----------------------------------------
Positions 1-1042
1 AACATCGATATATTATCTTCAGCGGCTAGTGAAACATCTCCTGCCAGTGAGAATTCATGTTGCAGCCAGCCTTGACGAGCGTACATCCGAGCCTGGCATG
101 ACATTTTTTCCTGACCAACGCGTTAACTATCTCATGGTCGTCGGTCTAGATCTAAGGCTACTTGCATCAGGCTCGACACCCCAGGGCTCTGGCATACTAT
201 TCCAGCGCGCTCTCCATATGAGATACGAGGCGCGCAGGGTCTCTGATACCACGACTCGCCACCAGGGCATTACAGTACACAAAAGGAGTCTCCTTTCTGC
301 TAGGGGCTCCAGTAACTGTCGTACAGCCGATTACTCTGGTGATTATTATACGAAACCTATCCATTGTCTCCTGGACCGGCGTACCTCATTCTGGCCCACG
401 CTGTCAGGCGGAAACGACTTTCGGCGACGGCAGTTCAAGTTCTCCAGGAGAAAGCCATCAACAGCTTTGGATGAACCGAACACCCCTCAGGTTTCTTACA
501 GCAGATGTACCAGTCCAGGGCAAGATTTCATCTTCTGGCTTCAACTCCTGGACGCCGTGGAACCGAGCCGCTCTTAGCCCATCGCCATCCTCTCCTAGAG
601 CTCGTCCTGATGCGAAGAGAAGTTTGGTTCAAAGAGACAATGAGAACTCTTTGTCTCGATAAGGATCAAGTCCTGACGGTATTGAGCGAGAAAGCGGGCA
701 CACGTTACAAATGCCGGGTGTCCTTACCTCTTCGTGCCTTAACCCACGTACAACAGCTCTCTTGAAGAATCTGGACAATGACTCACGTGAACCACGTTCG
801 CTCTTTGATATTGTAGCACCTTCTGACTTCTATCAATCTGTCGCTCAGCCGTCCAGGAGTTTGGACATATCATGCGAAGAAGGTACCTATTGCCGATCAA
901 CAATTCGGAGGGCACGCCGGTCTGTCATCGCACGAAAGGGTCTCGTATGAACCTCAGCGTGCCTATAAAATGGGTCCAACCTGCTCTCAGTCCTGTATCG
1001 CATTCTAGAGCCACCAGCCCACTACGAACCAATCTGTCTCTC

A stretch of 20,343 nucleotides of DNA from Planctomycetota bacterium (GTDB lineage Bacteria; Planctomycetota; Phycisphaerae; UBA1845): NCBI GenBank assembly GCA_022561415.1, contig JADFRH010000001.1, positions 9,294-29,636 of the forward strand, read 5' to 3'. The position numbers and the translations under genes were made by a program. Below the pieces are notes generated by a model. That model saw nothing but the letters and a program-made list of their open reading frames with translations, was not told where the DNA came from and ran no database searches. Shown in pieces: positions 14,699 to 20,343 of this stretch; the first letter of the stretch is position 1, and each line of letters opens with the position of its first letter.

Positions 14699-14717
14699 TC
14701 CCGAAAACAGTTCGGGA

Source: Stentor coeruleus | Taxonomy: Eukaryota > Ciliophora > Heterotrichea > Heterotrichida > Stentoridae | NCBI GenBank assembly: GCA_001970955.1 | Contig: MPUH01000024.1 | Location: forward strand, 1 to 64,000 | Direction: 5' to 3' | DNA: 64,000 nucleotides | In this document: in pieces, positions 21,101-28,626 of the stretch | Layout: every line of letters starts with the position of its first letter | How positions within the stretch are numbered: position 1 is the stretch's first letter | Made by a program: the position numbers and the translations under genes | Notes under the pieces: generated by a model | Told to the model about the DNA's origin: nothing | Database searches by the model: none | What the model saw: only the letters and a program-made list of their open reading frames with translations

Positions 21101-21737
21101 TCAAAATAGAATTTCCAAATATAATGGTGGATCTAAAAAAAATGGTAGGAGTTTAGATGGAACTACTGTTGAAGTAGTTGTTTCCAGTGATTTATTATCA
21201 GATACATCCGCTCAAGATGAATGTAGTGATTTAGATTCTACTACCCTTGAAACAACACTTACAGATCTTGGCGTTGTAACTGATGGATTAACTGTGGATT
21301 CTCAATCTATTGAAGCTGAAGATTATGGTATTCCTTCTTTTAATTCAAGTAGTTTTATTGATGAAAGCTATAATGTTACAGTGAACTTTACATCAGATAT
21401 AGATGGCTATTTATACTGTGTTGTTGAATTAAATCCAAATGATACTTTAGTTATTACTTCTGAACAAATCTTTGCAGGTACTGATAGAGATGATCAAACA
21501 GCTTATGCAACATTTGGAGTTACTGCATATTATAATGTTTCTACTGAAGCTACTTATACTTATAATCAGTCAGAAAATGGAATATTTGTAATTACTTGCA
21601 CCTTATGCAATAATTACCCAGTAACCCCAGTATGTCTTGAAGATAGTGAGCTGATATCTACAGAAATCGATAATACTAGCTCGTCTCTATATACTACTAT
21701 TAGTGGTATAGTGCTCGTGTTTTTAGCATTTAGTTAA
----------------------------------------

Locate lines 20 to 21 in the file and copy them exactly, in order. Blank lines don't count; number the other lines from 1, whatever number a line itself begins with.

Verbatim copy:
21201 GATACATCCGCTCAAGATGAATGTAGTGATTTAGATTCTACTACCCTTGAAACAACACTTACAGATCTTGGCGTTGTAACTGATGGATTAACTGTGGATT
21301 CTCAATCTATTGAAGCTGAAGATTATGGTATTCCTTCTTTTAATTCAAGTAGTTTTATTGATGAAAGCTATAATGTTACAGTGAACTTTACATCAGATAT